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The Many Guises of Cindy Sherman: 1976 - 1980

You have probably been reading lots about American conceptual photographer Cindy Sherman here in the Magazine, but how many of her works have you actually seen? Not to worry, because we're bringing you lots of Cindy Sherman stuff this week, starting with her guises from the late 1970s to 1980s.

Talk about conceptual photography and self-portraits and you’re sure to come across Cindy Sherman and her many guises. Enjoying a career that spans three decades and counting, the master photographer now has tons of interesting works in her portfolio, including some of the most expensive photographs ever sold. If you’re ever curious of her beginnings as an artist, we have here some of her earliest works for you to have a look at.

Bus Riders (1976/2000)

While shot in 1976, it was only in 2000 that Bus Riders was printed and exhibited. The series features various characters that, as the title suggests, represent bus passengers as observed, portrayed, and photographed by Sherman herself. In true Sherman fashion, she transformed herself into these characters using make-up, wigs, and elaborate costumes. While each character was set against a plain and obviously staged setting, we can see in the series the earliest manifestations of Sherman’s flair for disguises and self-portraiture.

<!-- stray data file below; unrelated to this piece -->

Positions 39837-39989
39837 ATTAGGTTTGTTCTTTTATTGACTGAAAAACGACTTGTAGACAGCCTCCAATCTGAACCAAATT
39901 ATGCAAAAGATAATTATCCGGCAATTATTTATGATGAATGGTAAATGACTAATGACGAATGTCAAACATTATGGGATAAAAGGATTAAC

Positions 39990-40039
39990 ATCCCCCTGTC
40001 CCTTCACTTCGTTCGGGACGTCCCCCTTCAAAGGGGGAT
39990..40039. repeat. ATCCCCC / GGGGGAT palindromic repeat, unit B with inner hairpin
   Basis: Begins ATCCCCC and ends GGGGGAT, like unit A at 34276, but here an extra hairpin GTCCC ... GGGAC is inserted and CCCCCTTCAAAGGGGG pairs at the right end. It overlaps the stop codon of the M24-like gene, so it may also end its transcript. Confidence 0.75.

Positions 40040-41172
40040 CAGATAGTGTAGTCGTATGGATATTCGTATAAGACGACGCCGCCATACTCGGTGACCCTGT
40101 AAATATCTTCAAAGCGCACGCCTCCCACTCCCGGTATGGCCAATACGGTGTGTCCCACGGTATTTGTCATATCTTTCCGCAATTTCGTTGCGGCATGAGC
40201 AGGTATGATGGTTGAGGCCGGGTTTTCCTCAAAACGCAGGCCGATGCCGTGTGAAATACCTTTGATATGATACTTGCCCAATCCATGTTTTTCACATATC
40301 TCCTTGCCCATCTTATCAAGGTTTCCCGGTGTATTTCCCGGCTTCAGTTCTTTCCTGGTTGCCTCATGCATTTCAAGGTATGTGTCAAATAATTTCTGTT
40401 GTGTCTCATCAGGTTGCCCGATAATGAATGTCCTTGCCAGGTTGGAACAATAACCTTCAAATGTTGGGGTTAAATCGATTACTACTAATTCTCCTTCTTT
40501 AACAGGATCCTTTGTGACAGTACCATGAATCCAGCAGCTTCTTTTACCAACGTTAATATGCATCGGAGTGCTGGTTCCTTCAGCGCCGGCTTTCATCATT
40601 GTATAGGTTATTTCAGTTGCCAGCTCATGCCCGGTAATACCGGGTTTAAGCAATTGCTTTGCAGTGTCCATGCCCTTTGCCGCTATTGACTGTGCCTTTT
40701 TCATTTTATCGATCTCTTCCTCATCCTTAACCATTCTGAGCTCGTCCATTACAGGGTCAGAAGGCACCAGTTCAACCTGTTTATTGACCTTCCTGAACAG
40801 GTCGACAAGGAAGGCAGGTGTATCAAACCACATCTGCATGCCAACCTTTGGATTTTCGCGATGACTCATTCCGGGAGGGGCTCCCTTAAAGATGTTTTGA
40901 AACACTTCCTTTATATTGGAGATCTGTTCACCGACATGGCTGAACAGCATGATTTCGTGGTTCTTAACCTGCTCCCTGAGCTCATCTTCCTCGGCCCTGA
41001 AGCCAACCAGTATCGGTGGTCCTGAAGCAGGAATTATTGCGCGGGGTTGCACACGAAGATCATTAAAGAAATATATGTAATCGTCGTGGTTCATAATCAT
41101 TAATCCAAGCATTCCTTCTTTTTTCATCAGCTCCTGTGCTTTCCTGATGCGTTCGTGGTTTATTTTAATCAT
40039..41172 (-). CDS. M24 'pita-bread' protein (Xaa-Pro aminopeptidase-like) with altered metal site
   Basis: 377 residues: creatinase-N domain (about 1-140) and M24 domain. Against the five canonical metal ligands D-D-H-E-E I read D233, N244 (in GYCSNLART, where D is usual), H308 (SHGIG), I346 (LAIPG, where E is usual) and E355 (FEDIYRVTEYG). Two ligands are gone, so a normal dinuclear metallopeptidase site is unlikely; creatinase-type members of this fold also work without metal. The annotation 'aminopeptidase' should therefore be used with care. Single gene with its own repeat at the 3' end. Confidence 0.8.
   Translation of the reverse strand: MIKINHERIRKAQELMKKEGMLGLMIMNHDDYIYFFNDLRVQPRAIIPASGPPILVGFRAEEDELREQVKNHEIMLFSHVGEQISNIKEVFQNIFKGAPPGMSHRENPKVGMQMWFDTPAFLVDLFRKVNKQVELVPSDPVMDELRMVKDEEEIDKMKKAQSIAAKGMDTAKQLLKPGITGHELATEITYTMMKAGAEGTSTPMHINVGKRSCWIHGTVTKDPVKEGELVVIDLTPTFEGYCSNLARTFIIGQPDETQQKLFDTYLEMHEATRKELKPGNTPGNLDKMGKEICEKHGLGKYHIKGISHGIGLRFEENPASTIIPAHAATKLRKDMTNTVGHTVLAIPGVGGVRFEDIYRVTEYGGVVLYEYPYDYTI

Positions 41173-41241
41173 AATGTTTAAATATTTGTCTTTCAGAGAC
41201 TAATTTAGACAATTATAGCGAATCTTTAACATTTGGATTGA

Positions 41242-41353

Untitled Film Stills (1977 – 1980)

In what was dubbed her monumental work, Sherman’s Untitled Film Stills catapulted her into international recognition. Sherman, then 23, got started with this series in 1977. The collection grew to 69 black-and-white 8 1/2 in x 11 photographs, wherein she assumed and posed in different roles and settings. These photos, many of which were taken in her apartment, evoke the look and feel of Italian neorealism and American film noir from the 1940s, 1950s, and 1960s. The Museum of Modern Art (MoMA) acquired all of these photos in December 1995, and exhibited the collection from June 26 – September 2, 1997.

What do you think of these early projects of Cindy Sherman? Have you ever seen any of these up close? Share your thoughts with us below, and stay tuned for more of Sherman’s work this week!

All information for this article were sourced from Cindy Sherman on Wikipedia, That’s When I Reach For My Revolver, and Museum of Modern Art.

written by plasticpopsicle

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